Lack of Surprises Withstanding, When in Rome Still Plays Cute
- Christa Banister Crosswalk.com Contributing Writer
- 2010 1 Jan
DVD Release Date: June 15, 2010
Theatrical Release Date: January 29, 2010
Rating: PG-13 (for some suggestive content)
Genre: Romantic Comedy
Run Time: 91 min.
Director: Mark Steven Johnson
Actors: Kristen Bell, Josh Duhamel, Danny DeVito Anjelica Huston, Will Arnett, Jon Heder, Dax Shepard, Alexis Dziena, Don Johnson, Peggy Lipton, Kristen Schaal
If When in Rome was the proverbial cream of the romantic comedy crop, Kristen Bell's character Beth would've likely been played by Reese Witherspoon, Sandra Bullock or Anne Hathaway (if they wanted someone a bit younger). And standing in for the eventual love of her life, Nick, instead of Josh Duhamel? Well, Hugh Grant, Matthew McConaughey or Bradley Cooper, of course.
But since all of the aforementioned have paid their rom-com dues lately (or will in the forthcoming Valentine's Day, which stars about, oh, half of Hollywood), we've got two stars best known for their television work on the now-defunct series Veronica Mars and Las Vegas, instead.
While the movie's trailer definitely had that lackluster, made-for-TV feel, perhaps it's the presence of these fresh faces, not to mention their winsome chemistry, that caused When in Rome to surpass my expectations. And trust me, they weren't exactly sky-high…
Per the romantic comedy playbook, Beth is the uptight, Type-A workaholic whose opinion of love has been irrevocably tarnished by the failings of boyfriends past. As a curator at the Guggenheim (and not just any curator, mind you, but the brightest new talent, according to her boss), she simply doesn't have time for the messy inconvenience of relationships. And for the most part, she's 100% fine with that, even when she's humiliated by a recent ex in front of her co-workers during a party for a new exhibit.
Once her baby sister Joan (Alexis Dziena) announces her engagement to a handsome Italian man she met a mere two weeks ago, she still can't help but roll her eyes at her supposed naiveté. But being a loving big sister, she finagles her busy schedule for Joan's quickie wedding weekend in Rome.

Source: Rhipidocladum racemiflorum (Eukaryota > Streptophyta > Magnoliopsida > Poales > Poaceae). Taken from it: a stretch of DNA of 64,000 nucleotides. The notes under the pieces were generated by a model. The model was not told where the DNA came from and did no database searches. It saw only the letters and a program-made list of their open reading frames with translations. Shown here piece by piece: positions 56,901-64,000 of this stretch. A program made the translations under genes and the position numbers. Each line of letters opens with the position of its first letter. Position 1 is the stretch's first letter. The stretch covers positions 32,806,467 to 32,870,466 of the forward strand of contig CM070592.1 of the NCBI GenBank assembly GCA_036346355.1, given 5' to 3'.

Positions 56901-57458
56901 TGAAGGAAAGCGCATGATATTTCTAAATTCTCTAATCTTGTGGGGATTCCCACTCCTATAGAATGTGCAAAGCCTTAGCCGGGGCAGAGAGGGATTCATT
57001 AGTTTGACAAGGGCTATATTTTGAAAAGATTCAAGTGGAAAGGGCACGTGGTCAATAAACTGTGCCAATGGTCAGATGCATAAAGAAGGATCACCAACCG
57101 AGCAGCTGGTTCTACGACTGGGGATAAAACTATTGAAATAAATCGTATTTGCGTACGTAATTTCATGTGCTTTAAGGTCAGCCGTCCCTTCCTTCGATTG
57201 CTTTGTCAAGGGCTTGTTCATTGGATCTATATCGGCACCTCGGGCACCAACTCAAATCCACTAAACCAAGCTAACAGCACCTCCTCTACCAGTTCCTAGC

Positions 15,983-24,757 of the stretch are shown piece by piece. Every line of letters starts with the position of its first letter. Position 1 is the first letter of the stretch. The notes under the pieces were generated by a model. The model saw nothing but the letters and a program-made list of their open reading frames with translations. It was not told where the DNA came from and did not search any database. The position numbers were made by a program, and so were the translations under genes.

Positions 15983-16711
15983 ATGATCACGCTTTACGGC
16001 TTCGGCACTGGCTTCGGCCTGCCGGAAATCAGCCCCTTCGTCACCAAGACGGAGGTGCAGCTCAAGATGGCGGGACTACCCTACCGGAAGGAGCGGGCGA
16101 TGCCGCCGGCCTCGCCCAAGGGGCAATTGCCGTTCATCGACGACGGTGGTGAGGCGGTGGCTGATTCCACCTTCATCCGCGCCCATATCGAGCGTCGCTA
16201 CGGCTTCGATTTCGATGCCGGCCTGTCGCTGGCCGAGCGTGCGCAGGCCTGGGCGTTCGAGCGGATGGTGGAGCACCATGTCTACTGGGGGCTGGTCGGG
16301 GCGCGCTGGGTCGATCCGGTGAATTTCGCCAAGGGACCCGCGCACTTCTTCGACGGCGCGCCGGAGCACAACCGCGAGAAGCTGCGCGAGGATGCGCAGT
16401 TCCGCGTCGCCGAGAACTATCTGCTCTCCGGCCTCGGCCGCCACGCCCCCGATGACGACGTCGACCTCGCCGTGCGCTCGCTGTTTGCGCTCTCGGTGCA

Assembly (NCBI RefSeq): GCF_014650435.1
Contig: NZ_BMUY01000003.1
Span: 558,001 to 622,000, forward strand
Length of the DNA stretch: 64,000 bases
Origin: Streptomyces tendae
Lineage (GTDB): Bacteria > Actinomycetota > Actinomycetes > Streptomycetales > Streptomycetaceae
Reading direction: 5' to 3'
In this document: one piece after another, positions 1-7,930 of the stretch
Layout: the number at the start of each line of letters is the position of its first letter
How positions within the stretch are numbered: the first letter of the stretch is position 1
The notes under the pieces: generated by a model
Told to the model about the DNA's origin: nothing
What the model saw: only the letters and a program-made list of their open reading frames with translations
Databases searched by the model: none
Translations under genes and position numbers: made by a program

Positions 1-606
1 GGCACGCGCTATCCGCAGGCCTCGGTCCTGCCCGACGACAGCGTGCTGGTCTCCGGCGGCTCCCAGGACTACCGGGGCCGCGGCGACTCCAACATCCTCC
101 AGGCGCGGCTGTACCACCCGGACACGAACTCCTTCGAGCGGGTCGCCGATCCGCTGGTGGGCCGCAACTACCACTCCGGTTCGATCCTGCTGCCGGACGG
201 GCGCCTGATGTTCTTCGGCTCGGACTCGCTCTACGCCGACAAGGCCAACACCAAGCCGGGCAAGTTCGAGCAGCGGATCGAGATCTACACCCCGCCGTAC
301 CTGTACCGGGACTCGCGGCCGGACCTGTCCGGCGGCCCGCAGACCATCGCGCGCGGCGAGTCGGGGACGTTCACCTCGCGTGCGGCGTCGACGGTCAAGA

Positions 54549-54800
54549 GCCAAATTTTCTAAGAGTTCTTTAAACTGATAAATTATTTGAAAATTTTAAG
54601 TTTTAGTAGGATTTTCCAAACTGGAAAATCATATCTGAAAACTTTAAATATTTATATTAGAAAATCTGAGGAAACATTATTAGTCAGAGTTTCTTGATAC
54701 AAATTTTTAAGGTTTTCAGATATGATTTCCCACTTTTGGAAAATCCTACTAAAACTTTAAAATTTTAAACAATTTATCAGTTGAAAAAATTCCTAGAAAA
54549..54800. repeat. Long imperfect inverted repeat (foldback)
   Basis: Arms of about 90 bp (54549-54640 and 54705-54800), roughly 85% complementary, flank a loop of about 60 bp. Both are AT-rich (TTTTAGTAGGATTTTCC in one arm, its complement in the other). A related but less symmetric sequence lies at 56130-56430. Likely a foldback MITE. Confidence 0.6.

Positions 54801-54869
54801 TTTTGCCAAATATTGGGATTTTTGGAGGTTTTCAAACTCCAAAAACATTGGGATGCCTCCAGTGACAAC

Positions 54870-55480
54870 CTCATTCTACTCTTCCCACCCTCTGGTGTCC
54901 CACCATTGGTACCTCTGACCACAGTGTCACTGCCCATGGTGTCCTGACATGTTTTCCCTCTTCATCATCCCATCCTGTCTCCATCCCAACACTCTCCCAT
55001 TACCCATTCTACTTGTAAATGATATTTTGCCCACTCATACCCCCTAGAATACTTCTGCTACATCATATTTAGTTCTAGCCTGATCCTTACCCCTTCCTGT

Naturally, once Beth arrives in the Eternal City, she doesn't have time for any of its charms, architectural or otherwise. Instead, she's focused on somehow finding a good Blackberry connection because she's still got an important exhibit to organize while performing her sisterly duties.
After botching the toast and failing to break the vase that'll guarantee her sister and her new hubby lifelong happiness (apparently, some sort of Italian wedding tradition), Beth and Nick, a former football player-turned-sportswriter, meet cute. With her dad's advice of "being open to love" still hanging in the air, Beth is willing to consider the prospect once she and Nick hit it off.
In fact, everything's going swimmingly, a pleasant surprise considering Beth's past, until she eventually sees Nick kissing another woman by the nearby fountain an hour later. Immediately labeling him as a player, (the sort of "misunderstanding" that has fueled many a rom-com), the weak plot device still moves the story along.
Determined that she's been right about love all along, Beth promptly drinks her weight in champagne, hops into a fountain and steals a few coins. Turns out they aren't just any coins, though; these coins are wishes and ultimately, the hearts of the men who tossed them in.
Now back in Manhattan, Beth starts noticing a strange phenomena, namely a slew of strange suitors who show up randomly and claim they're madly in love with her, even if they're not sure why. There's a short, balding sausage enthusiast (Danny DeVito in an uncredited role) who claims that "encased meat is my life's work," a wacky magician with a penchant for stealing people's watches (a very funny Jon Heder), a demented Italian artist with a really bad accent (Will Arnett) and a narcissistic male "model" (a scene-stealing Dax Shepard) who tries to woo her with lines like "I don't know whether to look at my own reflection or you. That's how beautiful you are!"
In the meantime, handsome ol' Nick has also resurfaced and makes his best attempt to win her heart, too. However, when Beth suspects that he's also under the same love spell that was set into motion by her stealing the coins, she initially resists and then...
Yeah, I won't give away the rest of the story—that would ruin any potential moviegoer's fun. Chances are, you'll see the ending coming from a mile way anyway. But if you're a fan of the rom-com genre and aren't looking for any deep ruminations on love, you probably won't even care because there's certainly enough bubbly, effervescent spirit in When in Rome to keep you entertained for 90 minutes—which is more than I can say for most 90-minute blocks of your average T.V. programming.
Drugs/Alcohol: Social drinking at a wedding, plus Beth drinks copious amounts of champagne once she assumes that Nick is a womanizer.
Language/Profanity: There's a surprising absence of bad language compared to your average PG-13 flick. There are a few exclamations of God's name, plus a couple of mild profanities.
Sex/Nudity: No sex scenes, just a couple of innuendos. When Antonio reveals the mural he's painted of Beth, there is a quick flash of nudity (it's more artistic than realistic) that includes her breasts and trails down…
Violence: Only of the comedic, slapstick variety (and there's plenty of that here including Nick being struck by lightning twice).
Christa Banister is a full-time freelancer writer, specializing in music, movies and books-related reviews and interviews and is the author of two novels, Around the World in 80 Dates and Blessed Are the Meddlers. Based in St. Paul, Minn., she also weighs in on various aspects of pop culture on her personal blog.
For more information, including her upcoming book signings and sample chapters of her novels, check out her Website.